Jimmy Smith navigated through a time heavily marked by racial discrimination. In my encounters with others who have faced similar challenges, many still carry feelings of bitterness and anger, even decades later. Smith’s early days in music brought him face to face with segregation laws and widespread racial discrimination, especially in the southern states, but also in other parts of the country.

Jim Crow segregation law enforced racial segregation in all public facilities in the southern states, affecting where black musicians could eat, sleep, and perform. Often, they were not allowed to stay in the same hotels or eat in the same restaurants as their white counterparts.

Many venues were racially segregated, limiting where black musicians could perform. Not just in the South; even in more liberal areas, there were restrictions. There were real threats of violence against black musicians, especially in areas where racial tensions were high.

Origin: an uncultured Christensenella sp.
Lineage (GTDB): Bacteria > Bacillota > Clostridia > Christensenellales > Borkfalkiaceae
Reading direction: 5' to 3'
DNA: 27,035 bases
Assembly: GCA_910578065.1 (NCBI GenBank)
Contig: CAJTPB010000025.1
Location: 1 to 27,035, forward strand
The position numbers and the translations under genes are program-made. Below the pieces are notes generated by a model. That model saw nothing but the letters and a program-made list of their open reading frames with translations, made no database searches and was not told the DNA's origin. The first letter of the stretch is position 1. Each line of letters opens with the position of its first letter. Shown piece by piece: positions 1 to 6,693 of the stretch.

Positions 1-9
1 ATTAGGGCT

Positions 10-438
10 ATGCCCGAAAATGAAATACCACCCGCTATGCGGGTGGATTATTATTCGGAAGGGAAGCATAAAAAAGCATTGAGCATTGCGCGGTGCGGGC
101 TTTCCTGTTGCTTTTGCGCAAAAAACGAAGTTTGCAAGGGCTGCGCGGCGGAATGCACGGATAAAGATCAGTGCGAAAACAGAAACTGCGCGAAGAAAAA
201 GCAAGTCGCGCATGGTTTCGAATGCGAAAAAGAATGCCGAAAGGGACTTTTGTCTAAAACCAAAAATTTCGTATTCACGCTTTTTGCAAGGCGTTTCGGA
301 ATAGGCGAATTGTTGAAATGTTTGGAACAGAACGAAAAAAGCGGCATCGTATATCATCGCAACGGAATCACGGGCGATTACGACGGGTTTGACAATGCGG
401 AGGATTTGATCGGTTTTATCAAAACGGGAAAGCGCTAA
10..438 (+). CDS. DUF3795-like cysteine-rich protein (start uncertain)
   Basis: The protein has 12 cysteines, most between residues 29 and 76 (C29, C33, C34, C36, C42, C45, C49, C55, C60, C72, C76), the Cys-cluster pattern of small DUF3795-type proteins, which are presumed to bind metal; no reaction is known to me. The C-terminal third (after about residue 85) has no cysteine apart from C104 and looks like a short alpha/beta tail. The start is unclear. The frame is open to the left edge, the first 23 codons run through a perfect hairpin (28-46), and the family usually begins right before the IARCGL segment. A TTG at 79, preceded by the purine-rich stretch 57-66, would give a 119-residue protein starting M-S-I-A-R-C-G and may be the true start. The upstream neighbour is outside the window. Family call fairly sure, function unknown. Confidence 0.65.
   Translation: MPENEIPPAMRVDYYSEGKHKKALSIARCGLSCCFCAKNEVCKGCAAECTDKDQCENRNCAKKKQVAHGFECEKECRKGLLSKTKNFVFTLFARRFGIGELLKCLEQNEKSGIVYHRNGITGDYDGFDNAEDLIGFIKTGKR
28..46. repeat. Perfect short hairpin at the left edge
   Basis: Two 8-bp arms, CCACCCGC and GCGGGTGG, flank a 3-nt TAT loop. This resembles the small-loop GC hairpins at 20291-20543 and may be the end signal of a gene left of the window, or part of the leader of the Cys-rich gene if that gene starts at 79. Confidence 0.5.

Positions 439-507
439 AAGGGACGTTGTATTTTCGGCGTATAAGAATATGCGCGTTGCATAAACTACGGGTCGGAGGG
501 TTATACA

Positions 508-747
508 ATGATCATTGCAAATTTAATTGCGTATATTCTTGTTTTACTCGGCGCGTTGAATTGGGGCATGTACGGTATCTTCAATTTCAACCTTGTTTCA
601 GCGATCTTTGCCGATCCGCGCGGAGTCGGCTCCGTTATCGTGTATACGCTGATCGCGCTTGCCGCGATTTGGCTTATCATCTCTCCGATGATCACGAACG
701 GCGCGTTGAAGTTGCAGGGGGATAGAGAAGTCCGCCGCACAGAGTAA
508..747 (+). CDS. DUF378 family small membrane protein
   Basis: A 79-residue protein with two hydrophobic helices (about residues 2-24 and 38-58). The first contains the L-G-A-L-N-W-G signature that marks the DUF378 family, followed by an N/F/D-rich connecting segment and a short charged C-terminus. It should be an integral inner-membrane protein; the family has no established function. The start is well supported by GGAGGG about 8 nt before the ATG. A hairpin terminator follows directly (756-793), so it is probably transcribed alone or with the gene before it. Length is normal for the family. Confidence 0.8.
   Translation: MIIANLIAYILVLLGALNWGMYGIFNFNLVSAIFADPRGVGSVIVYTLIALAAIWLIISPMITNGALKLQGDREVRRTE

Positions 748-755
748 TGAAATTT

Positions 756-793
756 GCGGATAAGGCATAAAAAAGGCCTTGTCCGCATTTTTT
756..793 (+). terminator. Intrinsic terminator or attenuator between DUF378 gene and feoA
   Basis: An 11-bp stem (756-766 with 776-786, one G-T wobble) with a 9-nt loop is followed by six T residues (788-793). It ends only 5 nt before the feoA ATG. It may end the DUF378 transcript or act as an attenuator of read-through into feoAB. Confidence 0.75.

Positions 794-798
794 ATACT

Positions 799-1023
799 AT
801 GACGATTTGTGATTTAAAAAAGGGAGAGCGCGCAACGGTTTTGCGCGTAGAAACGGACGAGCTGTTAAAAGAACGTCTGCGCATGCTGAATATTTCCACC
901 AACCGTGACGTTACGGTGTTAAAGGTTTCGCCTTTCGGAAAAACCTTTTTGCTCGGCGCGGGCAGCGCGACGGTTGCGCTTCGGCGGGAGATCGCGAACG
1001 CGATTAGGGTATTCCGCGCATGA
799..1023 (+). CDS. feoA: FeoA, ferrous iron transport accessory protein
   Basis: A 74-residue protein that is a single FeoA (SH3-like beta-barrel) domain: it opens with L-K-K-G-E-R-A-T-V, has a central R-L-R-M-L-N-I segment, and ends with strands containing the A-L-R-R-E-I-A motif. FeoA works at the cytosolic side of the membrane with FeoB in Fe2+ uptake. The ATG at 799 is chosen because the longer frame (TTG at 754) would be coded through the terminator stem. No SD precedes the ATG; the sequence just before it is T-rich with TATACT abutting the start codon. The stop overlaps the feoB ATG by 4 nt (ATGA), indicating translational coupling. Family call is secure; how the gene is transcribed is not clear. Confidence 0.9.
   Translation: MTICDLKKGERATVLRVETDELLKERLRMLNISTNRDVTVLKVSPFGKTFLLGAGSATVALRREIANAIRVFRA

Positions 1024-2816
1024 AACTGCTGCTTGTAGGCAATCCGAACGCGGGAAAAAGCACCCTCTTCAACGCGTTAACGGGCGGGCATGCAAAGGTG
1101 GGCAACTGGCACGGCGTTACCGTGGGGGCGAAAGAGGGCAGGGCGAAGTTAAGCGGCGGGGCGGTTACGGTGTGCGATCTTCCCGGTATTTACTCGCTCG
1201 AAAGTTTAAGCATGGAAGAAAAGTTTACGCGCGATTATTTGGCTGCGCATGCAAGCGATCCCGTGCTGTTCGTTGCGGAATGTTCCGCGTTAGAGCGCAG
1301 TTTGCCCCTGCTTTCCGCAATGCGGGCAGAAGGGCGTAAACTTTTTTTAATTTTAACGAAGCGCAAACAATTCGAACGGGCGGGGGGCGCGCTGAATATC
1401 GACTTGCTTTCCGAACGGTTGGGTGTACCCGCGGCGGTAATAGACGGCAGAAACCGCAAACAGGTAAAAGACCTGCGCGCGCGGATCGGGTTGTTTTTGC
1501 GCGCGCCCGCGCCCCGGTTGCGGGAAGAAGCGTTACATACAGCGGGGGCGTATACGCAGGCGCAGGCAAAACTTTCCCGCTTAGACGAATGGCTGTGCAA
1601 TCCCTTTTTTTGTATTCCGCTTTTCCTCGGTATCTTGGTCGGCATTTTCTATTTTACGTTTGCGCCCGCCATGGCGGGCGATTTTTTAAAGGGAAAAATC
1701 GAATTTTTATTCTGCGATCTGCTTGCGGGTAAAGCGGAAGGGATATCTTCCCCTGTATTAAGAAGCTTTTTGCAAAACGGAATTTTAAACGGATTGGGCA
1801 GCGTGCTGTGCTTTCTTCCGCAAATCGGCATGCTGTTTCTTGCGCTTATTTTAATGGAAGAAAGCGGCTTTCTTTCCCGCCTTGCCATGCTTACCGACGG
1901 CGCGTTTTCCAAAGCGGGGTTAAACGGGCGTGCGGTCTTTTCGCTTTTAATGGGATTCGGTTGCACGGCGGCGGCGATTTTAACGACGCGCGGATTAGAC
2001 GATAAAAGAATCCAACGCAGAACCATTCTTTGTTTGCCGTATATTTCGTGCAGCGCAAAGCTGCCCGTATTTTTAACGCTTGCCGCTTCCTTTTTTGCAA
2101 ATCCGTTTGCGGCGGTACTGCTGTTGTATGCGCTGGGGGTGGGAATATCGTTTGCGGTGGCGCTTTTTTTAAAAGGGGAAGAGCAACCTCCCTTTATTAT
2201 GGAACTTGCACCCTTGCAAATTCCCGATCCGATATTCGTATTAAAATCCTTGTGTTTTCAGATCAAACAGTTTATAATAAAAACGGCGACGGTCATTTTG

Photo Collage: Facebook Group Jazz Improvisors

What about New York City? Well, in 1959, eight days after the release of Kind of Blue, Miles Davis was beaten by police and arrested outside Birdland. Davis had just recorded a Voice of America feed from the club — in other words, a broadcast for the armed forces — and was taking a break outside the club, Davis had stepped outside to escort a white female friend to a taxi. One of New York’s finest told him to move on, and when Davis explained that he was working at the club, the situation escalated, leading to his arrest and assault by the police. This incident was widely reported and became a notable example of police brutality and racial discrimination during that era in a supposedly liberal northern city. Davis was taken to jail and later to the hospital for treatment. He sustained injuries from the incident, including a severe beating that required stitches.

Despite these challenges, many black musicians of that era, including Miles Davis and Jimmy Smith, made significant contributions to American music.

America still grapples with racism. Will that ever change? I’m not a shrink, but I think we can say with some degree of certainty that racism did, and does, make people’s lives a living hell.

Now, the other side of the great Jimmy Smith, his fiery rendition of Bobby Timmons’ “Moanin'” with the Blue Note Big Band at the 1990 Mt Fuji Jazz Festival. All big bands need a great drummer and Lewis Nash fulfills that role here. His versatility extends to every musical genre.